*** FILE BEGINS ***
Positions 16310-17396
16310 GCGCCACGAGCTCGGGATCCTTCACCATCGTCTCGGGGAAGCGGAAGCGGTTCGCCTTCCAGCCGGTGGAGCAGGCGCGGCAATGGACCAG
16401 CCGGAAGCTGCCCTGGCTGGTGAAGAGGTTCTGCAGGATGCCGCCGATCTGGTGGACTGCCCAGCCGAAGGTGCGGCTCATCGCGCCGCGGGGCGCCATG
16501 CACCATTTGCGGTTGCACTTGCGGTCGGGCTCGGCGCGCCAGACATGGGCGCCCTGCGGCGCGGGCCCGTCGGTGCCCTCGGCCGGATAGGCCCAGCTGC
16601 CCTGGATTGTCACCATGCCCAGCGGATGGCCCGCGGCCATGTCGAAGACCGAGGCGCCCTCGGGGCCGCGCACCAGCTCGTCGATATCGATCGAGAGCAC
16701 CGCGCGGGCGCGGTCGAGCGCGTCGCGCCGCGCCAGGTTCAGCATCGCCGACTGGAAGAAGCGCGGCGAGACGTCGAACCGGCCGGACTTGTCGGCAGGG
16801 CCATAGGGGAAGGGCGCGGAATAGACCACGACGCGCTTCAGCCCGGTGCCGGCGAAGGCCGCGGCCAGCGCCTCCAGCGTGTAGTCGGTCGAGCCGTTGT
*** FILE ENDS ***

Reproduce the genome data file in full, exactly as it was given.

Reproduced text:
Positions 16310-17396
16310 GCGCCACGAGCTCGGGATCCTTCACCATCGTCTCGGGGAAGCGGAAGCGGTTCGCCTTCCAGCCGGTGGAGCAGGCGCGGCAATGGACCAG
16401 CCGGAAGCTGCCCTGGCTGGTGAAGAGGTTCTGCAGGATGCCGCCGATCTGGTGGACTGCCCAGCCGAAGGTGCGGCTCATCGCGCCGCGGGGCGCCATG
16501 CACCATTTGCGGTTGCACTTGCGGTCGGGCTCGGCGCGCCAGACATGGGCGCCCTGCGGCGCGGGCCCGTCGGTGCCCTCGGCCGGATAGGCCCAGCTGC
16601 CCTGGATTGTCACCATGCCCAGCGGATGGCCCGCGGCCATGTCGAAGACCGAGGCGCCCTCGGGGCCGCGCACCAGCTCGTCGATATCGATCGAGAGCAC
16701 CGCGCGGGCGCGGTCGAGCGCGTCGCGCCGCGCCAGGTTCAGCATCGCCGACTGGAAGAAGCGCGGCGAGACGTCGAACCGGCCGGACTTGTCGGCAGGG
16801 CCATAGGGGAAGGGCGCGGAATAGACCACGACGCGCTTCAGCCCGGTGCCGGCGAAGGCCGCGGCCAGCGCCTCCAGCGTGTAGTCGGTCGAGCCGTTGT